Deconstruction of Logos

By Rachel Won / 25 May 2020 / Tags: Branding

What is a Logo?
The word “logo” is derived from the Greek logos, which means both “word” and “rational thought” so it is a bit of a paradox that the generally accepted meaning of a “logo” in English, and many other languages, is “a pictorial sign”, usually referring to a brand. Yet a brand, like most human ideas, is communicated firstly by a name and secondly by images. A logo really functions as a sign or a pictograph, a more-or-less abstract visual mark pointing to a word.

In the early days of modern branding, a trade name would often be written in a distinctive handwriting, like a signature, and this approach is still used today. Such word marks required customers to be literate in order to understand them, so a common practice was to augment the written word with a pictograph as a way a recognizable character. Simple geometric forms often did the trick.

Whereas a triangle, a circle and a star on their own are merely icons, where combined with a name they form something greater. An icon is transformed into a logo from the moment if acquires meaning in our minds by association with a brand name and all that brand represents to us. This process of joining symbol to meaning is at the heart of branding. Early logos often resembled little illustrations – literal representations of what the brand offered. Even today, the dividing line between a logo and an illustration can be blurry.

Simplicity and minimalist
With the arrival of modernism. logos became more simplified and minimalist, sometimes stripped to unadorned initials of a name with no visual element. Such marks still qualify as logos (as opposed to merely names set in type) because they have deliberated typographic styles that are maintained consistently in all visual communication relating to the brand.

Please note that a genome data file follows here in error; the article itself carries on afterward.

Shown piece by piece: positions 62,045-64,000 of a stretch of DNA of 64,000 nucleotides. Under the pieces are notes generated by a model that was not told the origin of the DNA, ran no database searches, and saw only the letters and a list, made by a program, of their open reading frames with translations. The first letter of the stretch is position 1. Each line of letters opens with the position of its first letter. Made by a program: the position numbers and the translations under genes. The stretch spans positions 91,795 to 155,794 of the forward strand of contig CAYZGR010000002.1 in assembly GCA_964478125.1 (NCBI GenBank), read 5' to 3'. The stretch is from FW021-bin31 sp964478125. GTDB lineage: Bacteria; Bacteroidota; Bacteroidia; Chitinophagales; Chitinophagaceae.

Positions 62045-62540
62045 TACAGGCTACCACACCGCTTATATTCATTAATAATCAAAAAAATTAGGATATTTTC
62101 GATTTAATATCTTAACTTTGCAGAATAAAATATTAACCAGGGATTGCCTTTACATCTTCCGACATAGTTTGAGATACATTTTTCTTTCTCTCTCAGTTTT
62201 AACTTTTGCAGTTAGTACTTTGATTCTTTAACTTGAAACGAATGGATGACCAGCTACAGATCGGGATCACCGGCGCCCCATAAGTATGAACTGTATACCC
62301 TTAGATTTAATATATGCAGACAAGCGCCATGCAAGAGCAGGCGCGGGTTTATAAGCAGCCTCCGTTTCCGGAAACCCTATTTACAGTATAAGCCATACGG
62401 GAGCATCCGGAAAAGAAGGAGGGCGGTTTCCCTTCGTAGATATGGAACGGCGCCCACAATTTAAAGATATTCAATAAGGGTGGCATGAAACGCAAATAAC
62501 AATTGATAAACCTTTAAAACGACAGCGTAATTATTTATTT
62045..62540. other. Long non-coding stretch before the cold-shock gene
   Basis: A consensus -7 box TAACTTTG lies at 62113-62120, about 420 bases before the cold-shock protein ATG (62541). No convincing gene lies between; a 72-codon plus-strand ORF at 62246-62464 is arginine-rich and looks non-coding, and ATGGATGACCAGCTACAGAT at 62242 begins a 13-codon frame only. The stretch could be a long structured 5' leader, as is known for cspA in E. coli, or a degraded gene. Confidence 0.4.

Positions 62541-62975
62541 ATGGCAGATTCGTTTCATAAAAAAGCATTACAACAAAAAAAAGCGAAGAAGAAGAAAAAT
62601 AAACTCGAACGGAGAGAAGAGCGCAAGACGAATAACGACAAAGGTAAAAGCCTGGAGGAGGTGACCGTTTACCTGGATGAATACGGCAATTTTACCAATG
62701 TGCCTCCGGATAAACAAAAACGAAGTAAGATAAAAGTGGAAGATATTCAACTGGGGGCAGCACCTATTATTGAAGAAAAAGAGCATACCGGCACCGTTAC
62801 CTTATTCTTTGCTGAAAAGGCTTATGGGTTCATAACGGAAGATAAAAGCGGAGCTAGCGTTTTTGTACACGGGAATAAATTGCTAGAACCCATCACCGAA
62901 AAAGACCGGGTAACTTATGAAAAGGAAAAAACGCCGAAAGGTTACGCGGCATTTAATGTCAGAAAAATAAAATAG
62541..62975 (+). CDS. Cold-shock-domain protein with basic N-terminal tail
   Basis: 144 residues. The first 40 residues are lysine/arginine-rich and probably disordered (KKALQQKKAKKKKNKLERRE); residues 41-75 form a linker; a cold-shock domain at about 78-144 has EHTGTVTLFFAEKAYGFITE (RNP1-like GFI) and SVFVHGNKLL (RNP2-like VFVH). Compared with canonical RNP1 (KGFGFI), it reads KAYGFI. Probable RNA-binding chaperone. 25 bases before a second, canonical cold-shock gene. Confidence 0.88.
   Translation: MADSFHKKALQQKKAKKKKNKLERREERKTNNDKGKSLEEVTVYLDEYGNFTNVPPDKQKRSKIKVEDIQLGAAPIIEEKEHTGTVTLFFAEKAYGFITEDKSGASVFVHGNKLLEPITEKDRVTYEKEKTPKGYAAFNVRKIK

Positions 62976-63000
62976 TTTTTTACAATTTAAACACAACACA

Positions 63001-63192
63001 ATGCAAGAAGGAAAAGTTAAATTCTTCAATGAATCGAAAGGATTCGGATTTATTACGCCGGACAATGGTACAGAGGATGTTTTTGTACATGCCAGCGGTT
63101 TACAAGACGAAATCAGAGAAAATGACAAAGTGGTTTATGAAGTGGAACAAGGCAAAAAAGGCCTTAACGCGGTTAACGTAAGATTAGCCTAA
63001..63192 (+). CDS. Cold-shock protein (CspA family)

Ultimately, global marketing campaigns that embed logos in the public consciousness have become so ubiquitous, it is theoretically possible for a symbol to function free of any written word.
In practise, however few brands can afford the enormous advertising budgets needed to pull this off, so the conventional solution of symbol plus wordmark remains the most common form for a logo. Certain truths about the DNA of a logo design remain timeless.

A Logo:
  Must have form and colour
  Will usually have a typographic element to convey the name
  Will need variations to account for the different contexts in which it will be seen
  Incorporates visual symbolism or iconography that is both universal and culturally specific

Designing all of a logo’s elements so that the brand is perceived in the way its owner wishes and its strategic goals are met is a matter of carefully selecting the elements of this DNA and finding the most harmonious combination for them.

Example 1:
In the nineteenth century, iconic illustrations and fancy, but generic type identified brands in advertising and packaging. In the twentieth century, this role was performed by logos and carefully designed elements derived from those logos.

Example 2:
With sufficient marketing support, a symbol such as Pepsi globe, by Arnell Group, can become familiar enough to function independently of its name.

Example 3:
The ultimate modernist logo: the IBM logo it a highly functional set of initials with an aesthetic styling by Paul Rand that is both beautiful and timeless.

Is a Logo necessary?
Some people have questioned whether logos are even still necessary in this age of brand overload and with the rise of nonvisual media like Twitter. However, most people would agree that a good visual expression of a brand begins with a logo, seems to be more critical than ever. It helps customers to pick out a brand that stands out, remind them what they love about the brand and reassures them in their selection of that brand.

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